AsIAm CEO Speaks before the Oireachtas Education Committee

AsIAm Founder and CEO Adam Harris called on the Department of Education to deliver training to teachers and schools across the country for their autistic pupils. 

Speaking before the Joint Oireachtas Committee on Education and Skills on Wednesday, Mr Harris made a series of five recommendations, stressing the need for building inclusive learning settings for autistic pupils already working to adapt to challenging environments.

Full remarks may be read below.

“I wish to thank the Chairperson, Deputy Fiona O’Loughlin, and members for inviting us to engage with your important discussion. I also want to thank the Committee Clerk, Mr Alan Guidon, for his courtesy in assisting us in participating in the process

“My name is Adam Harris and I am the Founder and CEO of AsIAm, an organisation working to build a more inclusive Ireland for autistic people. I founded the organisation based on my own experiences growing up with Asperger’s Syndrome, a condition on the autism spectrum. I spent the first 3 years of my education in a special school, largely because when I was younger autism classes were not widely available. As a result, my parents had to decide between sending me to a special school far away from my home and without the opportunity of engaging in the mainstream curriculum or to a mainstream school which would not have the resources and knowledge to recognise or support my needs. For that reason, I am passionate about ensuring every student who can access mainstream education, with the help and support of an autism class, has the opportunity to do so.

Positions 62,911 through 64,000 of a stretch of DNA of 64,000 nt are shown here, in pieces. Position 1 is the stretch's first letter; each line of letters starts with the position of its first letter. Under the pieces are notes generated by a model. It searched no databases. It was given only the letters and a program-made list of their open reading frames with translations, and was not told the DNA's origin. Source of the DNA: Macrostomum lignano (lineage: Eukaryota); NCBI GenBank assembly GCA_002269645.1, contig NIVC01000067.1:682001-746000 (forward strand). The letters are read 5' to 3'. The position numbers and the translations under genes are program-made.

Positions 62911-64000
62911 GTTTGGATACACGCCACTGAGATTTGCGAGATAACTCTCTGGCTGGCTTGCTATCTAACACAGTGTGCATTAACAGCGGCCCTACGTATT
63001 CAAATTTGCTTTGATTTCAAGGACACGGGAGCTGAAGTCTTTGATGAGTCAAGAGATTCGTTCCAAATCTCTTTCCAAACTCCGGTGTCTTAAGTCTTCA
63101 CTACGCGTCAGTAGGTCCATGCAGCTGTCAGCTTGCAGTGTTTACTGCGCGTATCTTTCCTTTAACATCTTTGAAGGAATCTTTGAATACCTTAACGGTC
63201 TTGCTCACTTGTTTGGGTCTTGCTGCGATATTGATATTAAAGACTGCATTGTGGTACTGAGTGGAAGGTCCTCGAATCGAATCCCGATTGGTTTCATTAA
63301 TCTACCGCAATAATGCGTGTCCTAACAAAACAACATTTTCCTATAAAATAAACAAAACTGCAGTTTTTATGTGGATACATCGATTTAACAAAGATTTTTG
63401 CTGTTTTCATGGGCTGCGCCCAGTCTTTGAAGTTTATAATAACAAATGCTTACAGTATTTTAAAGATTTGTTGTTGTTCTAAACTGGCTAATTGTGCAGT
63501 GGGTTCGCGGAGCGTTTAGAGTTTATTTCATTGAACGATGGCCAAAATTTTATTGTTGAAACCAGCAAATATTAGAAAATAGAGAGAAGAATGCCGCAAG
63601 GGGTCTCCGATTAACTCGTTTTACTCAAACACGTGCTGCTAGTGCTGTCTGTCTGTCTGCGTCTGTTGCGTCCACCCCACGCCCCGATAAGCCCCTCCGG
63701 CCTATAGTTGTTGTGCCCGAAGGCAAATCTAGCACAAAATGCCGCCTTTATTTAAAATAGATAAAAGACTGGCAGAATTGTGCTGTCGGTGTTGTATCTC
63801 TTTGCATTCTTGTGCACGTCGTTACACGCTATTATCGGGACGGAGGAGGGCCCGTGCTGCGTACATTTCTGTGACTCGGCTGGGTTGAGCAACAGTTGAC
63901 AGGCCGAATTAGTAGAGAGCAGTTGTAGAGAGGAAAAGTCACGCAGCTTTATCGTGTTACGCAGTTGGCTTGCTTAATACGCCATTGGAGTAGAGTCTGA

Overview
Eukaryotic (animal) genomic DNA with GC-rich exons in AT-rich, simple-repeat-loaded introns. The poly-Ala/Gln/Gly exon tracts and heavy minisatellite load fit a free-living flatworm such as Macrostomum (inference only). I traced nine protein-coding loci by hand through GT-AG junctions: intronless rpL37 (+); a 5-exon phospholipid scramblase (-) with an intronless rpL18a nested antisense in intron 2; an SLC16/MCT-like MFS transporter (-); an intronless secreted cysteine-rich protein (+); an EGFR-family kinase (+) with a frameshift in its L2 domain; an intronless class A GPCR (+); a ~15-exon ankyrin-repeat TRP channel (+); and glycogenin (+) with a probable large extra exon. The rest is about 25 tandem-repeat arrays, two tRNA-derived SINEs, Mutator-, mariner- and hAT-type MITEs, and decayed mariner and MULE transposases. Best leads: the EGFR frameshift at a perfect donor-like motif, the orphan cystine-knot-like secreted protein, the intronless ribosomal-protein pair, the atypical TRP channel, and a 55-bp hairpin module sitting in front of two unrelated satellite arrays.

“As an organisation, AsIAm firmly believes that many of the barriers autistic people face in life come from how the world operates. On a daily basis autistic people face access barriers in terms of communication, sensory processing, predictability and, sadly, the judgement and attitude of other people. In recent years, Ireland has become a much more “autism aware” country and by this I mean most people can now point to someone they know who is on the autism spectrum or, if not, can cite numerous examples of autism in popular media and culture. This is likely due to the fact that in recent years we have seen an important shift towards mainstreaming autistic people in school and the wider community. Indeed, according to the National Council for Special Education, 1 in 65 students (or 1.55%) in our schools system has an autism diagnosis and 86% of autistic students now attend mainstream school. However it is important we do not confuse “awareness” with “understanding”. There remains a real lack of knowledge on how to support and include autistic people in all aspects of the community. School communities are not immune to this reality – many autistic people now attend schools which have no formal training in how to support or meet our needs. Often the way school is structured, the environment it takes place in and the social aspects of school life are not only not designed for autistic people but can be quite overwhelming and stressful, with dire consequences such as school refusal, bullying or mental health challenges.